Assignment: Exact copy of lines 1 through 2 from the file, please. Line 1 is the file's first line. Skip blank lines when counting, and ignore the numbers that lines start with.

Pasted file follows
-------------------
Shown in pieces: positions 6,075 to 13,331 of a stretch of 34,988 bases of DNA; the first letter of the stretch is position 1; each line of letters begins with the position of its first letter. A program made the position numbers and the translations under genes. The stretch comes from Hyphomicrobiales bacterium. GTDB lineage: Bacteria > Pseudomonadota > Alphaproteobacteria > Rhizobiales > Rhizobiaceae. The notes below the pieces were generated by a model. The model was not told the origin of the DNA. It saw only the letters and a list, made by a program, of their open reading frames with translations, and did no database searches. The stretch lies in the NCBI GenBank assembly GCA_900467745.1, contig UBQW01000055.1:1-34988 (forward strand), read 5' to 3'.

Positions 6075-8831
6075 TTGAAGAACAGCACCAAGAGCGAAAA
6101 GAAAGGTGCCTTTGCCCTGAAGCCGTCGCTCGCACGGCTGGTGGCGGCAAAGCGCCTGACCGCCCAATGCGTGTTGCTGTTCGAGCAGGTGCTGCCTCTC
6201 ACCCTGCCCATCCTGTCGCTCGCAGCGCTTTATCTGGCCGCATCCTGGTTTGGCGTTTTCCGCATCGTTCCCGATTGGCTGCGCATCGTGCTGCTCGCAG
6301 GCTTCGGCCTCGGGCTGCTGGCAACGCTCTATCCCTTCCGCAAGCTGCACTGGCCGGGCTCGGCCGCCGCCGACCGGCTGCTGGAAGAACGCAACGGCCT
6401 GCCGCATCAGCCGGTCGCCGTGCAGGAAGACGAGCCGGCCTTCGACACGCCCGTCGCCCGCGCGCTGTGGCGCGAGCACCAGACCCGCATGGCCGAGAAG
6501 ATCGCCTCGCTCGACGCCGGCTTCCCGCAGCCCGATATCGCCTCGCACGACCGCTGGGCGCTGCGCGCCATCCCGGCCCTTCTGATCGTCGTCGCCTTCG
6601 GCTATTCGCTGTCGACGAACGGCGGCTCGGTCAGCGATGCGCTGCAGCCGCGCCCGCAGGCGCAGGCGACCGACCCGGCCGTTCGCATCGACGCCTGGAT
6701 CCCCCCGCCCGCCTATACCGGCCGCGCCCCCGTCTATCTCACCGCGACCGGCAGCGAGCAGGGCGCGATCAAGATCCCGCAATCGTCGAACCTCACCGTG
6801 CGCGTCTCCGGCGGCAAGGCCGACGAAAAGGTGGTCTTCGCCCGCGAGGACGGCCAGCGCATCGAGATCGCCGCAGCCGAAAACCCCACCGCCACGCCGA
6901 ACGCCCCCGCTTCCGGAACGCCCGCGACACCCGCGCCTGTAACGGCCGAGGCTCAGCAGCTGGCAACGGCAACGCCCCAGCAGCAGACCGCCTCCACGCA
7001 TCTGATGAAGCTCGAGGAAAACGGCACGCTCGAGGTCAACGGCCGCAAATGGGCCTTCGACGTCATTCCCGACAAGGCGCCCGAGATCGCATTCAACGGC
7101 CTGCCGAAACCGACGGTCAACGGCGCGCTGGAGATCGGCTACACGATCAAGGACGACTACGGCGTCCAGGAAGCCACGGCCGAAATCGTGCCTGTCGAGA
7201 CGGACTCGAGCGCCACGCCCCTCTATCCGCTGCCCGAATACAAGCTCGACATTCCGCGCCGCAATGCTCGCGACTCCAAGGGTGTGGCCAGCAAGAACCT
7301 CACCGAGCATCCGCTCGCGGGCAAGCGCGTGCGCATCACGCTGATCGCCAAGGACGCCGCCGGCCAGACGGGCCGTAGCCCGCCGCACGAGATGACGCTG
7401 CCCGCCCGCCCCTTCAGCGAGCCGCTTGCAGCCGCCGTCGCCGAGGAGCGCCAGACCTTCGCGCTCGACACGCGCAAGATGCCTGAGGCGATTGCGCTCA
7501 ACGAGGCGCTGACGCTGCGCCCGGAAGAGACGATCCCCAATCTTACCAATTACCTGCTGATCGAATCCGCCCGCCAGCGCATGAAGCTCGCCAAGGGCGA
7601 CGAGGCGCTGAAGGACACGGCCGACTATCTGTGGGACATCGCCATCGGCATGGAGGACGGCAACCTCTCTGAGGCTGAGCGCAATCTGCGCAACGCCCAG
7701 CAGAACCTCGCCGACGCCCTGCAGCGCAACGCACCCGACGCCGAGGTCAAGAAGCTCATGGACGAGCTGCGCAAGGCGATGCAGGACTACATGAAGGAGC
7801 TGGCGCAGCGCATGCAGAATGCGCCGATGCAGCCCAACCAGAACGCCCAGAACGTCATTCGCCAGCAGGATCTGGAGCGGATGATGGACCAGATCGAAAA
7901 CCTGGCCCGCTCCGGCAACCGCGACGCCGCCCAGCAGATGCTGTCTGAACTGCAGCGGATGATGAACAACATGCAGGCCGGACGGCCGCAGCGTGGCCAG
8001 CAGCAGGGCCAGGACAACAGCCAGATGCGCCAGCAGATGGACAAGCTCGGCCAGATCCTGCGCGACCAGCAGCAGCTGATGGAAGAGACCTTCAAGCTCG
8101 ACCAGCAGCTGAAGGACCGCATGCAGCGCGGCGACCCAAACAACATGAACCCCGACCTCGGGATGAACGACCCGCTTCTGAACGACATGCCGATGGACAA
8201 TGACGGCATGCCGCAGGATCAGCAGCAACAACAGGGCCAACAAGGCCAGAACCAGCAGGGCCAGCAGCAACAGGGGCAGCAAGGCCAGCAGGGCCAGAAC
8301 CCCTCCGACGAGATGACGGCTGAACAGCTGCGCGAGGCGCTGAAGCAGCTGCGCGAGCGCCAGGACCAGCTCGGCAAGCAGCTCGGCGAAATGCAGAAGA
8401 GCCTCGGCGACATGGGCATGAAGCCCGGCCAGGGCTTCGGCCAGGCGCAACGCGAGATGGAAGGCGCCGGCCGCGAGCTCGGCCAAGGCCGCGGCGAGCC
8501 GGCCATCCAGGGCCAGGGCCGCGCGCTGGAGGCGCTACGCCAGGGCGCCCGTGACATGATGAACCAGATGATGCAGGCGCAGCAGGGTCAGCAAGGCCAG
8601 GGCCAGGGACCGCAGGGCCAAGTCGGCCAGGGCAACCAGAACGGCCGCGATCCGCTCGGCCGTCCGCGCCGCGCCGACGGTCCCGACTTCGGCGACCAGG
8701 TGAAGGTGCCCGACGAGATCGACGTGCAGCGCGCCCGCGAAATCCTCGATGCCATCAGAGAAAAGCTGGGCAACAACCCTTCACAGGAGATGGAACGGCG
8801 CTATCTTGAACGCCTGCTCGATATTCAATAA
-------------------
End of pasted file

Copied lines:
Shown in pieces: positions 6,075 to 13,331 of a stretch of 34,988 bases of DNA; the first letter of the stretch is position 1; each line of letters begins with the position of its first letter. A program made the position numbers and the translations under genes. The stretch comes from Hyphomicrobiales bacterium. GTDB lineage: Bacteria > Pseudomonadota > Alphaproteobacteria > Rhizobiales > Rhizobiaceae. The notes below the pieces were generated by a model. The model was not told the origin of the DNA. It saw only the letters and a list, made by a program, of their open reading frames with translations, and did no database searches. The stretch lies in the NCBI GenBank assembly GCA_900467745.1, contig UBQW01000055.1:1-34988 (forward strand), read 5' to 3'.

Positions 6075-8831